TALLINN - Russia's decision to ban, starting March 20, import of pigs, cattle and sheep from the European Union shocked Estonian pig farmers since they sell more than a half of pigs to Russia now, Postimees Online reports.
"About 80 percent of our pigs go to Russia, so if Russian ban is implemented, we are in big trouble," said Tartu Agro manager Aavo Molder. "This would automatically mean a fall of turnover since in Russia the price is by a fourth higher than in Estonia now."
Closing Russian market also would mean oversupply of pork in Estonia, which in long-term perspective might force some farmers close business, said OU Aiu Pollumajandus board member Alar Poldmaa.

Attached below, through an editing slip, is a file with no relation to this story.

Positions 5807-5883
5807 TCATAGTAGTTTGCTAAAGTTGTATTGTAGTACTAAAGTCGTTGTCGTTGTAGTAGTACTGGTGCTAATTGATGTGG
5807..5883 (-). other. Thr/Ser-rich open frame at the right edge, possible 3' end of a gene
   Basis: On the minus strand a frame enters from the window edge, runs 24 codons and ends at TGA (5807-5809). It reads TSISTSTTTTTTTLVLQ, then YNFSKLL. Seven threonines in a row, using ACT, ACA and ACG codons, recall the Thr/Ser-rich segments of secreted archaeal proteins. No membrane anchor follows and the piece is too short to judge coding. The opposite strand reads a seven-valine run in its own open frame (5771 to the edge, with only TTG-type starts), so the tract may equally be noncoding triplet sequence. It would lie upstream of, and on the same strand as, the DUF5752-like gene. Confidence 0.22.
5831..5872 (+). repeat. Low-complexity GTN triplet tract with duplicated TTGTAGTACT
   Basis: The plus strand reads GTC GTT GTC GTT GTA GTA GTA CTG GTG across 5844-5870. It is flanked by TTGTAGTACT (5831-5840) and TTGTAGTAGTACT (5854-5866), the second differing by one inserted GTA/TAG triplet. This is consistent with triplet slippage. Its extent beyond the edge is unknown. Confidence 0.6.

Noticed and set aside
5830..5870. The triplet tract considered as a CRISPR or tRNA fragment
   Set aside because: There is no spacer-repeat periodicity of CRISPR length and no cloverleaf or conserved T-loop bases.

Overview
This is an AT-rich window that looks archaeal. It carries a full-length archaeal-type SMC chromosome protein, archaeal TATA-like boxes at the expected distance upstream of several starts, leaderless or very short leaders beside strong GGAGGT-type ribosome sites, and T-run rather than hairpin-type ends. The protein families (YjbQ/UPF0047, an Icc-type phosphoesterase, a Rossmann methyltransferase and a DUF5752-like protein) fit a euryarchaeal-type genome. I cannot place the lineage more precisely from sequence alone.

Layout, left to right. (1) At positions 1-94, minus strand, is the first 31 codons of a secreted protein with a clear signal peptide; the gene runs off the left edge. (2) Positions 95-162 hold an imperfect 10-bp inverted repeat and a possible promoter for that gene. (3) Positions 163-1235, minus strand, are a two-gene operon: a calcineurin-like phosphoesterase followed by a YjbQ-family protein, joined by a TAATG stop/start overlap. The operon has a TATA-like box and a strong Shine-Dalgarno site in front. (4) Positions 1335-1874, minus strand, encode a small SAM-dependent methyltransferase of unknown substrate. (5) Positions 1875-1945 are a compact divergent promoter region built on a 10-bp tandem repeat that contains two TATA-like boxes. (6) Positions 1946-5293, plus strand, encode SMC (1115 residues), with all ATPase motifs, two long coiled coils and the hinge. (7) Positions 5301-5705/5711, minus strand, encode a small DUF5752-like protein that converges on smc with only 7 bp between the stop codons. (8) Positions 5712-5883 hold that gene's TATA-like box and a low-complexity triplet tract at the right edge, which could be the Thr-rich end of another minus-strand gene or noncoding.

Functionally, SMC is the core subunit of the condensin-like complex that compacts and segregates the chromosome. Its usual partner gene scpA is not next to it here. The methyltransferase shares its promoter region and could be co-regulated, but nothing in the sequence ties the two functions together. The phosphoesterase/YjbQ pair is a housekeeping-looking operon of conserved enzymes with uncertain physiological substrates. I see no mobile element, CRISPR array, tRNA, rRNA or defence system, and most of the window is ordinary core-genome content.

Veterinary and Food Board export and import department head Regina Pihlakas said that out of 364,000 Estonian pigs, over 211,000 were sold to Russia last year and losing the Russian market would be a major setback for pig farmers.
Russian agriculture supervision institution Rosselhoznadzor explained the decision to ban import of pigs, cattle and sheep from the European Union with the spread of Schmallenberg and bluetongue viruses and non-compliance with certification requirement of live pigs. The decision can be changed at the meeting of EU and Russian representatives this week.